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The PSNet Collection: All Content

The AHRQ PSNet Collection comprises an extensive selection of resources relevant to the patient safety community. These resources come in a variety of formats, including literature, research, tools, and Web sites. Resources are identified using the National Library of Medicine’s Medline database, various news and content aggregators, and the expertise of the AHRQ PSNet editorial and technical teams.

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Displaying 1 - 20 of 21 Results
Hernan AL, Giles SJ, Beks H, et al. BMJ Open. 2020;10:e037887.
This feasibility study surveyed 1,750 patients using the primary care patient measure of safety (PC PMOS) tool to obtain patient feedback about the safety of their care in primary care settings. Findings indicate that this approach complements existing safety improvement activities, can be integrated into existing feedback service requirements, and should be explored further by larger effectiveness trials.
Gilleland J, Bayfield D, Bayliss A, et al. BMJ Open Qual. 2019;8:e000763.
Early warning systems and trigger tools are frequently used in inpatient settings to identify clinical deterioration and prevent adverse events in pediatric populations, but their use in community settings to improve illness detection and time to treatment is less common. The article discusses a consensus workshop, the goal of which was to develop the “severe illness getting noticed sooner” (SIGNS-for-kids) tool to empower parents and caregivers by identifying specific cues of severe illness in infants and children. The panel, comprised of parents and healthcare experts, identified five cues: (1) behavior, such as reduced interaction or lack of movement, (2) breathing, including noticeable breathing or long pauses between breaths, (3) skin, such as jaundice or blueish skin/tongue, (4) fluids, such as persistent vomiting or lack of urine, and (5) response to rescue treatments, or deterioration despite use of usually effective treatment.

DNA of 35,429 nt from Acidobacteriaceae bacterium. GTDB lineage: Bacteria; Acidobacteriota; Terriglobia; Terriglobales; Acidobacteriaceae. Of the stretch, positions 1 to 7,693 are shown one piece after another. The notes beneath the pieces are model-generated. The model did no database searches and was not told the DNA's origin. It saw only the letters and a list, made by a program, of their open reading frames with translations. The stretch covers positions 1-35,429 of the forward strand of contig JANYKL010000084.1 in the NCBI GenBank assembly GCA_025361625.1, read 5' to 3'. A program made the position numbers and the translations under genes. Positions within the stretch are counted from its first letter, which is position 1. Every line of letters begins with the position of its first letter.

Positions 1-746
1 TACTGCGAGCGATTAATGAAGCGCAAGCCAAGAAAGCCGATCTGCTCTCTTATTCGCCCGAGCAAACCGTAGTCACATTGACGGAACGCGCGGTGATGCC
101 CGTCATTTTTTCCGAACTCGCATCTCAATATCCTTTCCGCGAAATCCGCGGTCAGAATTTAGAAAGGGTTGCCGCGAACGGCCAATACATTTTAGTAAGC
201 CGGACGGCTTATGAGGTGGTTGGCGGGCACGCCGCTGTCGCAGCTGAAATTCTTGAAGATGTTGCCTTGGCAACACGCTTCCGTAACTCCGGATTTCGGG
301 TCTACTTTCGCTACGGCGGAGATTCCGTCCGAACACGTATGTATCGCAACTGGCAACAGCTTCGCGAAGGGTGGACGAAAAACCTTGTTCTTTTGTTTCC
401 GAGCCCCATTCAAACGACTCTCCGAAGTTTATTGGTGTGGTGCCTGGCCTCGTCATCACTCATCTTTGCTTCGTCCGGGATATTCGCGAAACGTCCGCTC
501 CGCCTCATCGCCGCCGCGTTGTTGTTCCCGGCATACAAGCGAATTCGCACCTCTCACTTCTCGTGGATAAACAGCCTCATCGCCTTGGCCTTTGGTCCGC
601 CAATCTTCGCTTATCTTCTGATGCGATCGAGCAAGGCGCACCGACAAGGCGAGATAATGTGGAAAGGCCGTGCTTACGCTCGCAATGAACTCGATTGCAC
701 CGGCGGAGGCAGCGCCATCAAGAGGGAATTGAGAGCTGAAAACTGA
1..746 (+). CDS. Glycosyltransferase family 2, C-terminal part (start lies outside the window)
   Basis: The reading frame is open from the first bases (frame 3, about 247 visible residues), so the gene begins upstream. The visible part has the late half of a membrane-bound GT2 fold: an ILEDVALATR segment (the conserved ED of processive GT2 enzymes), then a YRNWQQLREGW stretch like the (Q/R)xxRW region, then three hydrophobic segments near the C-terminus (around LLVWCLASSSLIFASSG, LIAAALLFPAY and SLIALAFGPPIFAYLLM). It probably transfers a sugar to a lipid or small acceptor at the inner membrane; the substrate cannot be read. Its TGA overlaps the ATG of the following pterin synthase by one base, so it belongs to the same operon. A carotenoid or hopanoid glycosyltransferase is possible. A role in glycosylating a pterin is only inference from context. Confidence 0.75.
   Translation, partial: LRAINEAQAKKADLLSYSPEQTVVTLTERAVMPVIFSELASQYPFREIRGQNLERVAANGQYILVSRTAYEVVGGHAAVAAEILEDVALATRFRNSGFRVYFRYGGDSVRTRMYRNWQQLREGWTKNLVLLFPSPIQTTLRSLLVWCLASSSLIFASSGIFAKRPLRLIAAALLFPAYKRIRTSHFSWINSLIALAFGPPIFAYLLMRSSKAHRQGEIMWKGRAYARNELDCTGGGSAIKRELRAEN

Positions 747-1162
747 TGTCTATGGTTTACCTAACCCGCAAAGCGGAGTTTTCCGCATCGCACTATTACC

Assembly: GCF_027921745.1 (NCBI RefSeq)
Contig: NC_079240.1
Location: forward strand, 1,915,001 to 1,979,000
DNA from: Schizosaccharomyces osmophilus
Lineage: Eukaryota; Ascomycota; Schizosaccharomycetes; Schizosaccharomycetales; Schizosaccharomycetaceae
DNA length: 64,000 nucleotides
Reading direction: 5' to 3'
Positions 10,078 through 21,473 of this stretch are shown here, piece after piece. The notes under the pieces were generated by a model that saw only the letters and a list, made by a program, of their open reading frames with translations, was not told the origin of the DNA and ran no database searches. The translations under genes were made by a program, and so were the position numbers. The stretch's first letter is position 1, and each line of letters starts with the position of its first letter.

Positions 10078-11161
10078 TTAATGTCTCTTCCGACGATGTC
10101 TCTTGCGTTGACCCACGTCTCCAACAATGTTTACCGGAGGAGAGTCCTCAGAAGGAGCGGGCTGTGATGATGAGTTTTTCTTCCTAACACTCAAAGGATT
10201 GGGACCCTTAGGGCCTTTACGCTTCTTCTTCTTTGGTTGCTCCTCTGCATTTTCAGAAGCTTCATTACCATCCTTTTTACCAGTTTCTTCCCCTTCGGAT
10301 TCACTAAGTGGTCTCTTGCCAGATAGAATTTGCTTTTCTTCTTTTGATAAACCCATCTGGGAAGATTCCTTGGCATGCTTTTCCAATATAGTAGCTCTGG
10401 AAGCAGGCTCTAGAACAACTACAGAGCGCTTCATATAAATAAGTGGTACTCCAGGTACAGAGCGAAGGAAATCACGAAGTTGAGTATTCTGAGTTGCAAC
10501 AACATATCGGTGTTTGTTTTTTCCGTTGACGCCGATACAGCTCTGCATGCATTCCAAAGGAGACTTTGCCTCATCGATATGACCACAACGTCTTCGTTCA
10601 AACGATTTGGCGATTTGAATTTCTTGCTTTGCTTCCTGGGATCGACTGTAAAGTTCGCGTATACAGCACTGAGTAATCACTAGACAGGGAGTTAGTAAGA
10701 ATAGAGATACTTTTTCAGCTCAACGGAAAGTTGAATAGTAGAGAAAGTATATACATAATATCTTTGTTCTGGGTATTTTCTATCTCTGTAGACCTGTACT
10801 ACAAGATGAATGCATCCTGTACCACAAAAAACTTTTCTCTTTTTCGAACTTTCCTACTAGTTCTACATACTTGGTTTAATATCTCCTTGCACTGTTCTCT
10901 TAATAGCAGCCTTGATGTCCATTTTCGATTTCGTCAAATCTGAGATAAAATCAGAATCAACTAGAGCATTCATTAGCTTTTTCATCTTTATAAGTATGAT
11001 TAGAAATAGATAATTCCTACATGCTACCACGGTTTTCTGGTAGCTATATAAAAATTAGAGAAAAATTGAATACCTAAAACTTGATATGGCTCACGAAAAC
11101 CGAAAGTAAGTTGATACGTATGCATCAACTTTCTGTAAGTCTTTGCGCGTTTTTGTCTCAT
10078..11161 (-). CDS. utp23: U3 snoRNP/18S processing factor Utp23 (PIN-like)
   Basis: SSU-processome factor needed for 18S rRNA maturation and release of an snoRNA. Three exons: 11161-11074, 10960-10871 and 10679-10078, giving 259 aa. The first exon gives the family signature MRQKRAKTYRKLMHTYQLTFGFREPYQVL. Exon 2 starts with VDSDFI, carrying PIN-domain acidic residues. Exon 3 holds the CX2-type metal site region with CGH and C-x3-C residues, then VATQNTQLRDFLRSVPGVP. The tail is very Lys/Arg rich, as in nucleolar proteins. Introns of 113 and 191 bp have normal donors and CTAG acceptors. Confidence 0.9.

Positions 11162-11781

Lapointe-Shaw L, Bell CM, Austin PC, et al. BMJ Qual Saf. 2020;29:41-51.
Medication reconciliation is an important component of strategies for preventing adverse events after hospital discharge. Studies show that comprehensive medication interventions (including medication reconciliation) by hospital-based pharmacists can reduce adverse events and readmissions in older patients. This Canadian study sought to evaluate whether medication reconciliation and education by community pharmacists could also achieve the same aims for recently discharged patients. This nonrandomized study used propensity score analysis to evaluate outcomes of patients who received medication reconciliation and review of medication adherence performed by community pharmacists during a dedicated visit. Researchers found that patients receiving the service had a reduction in readmissions and death. The magnitude of benefit was small overall, but it was larger in patients who were filling a new prescription for a high-risk medication. Although the nonrandomized design precluded firmer conclusions, this study indicates that community-based medication reconciliation and review may be a promising strategy for reducing adverse events after discharge.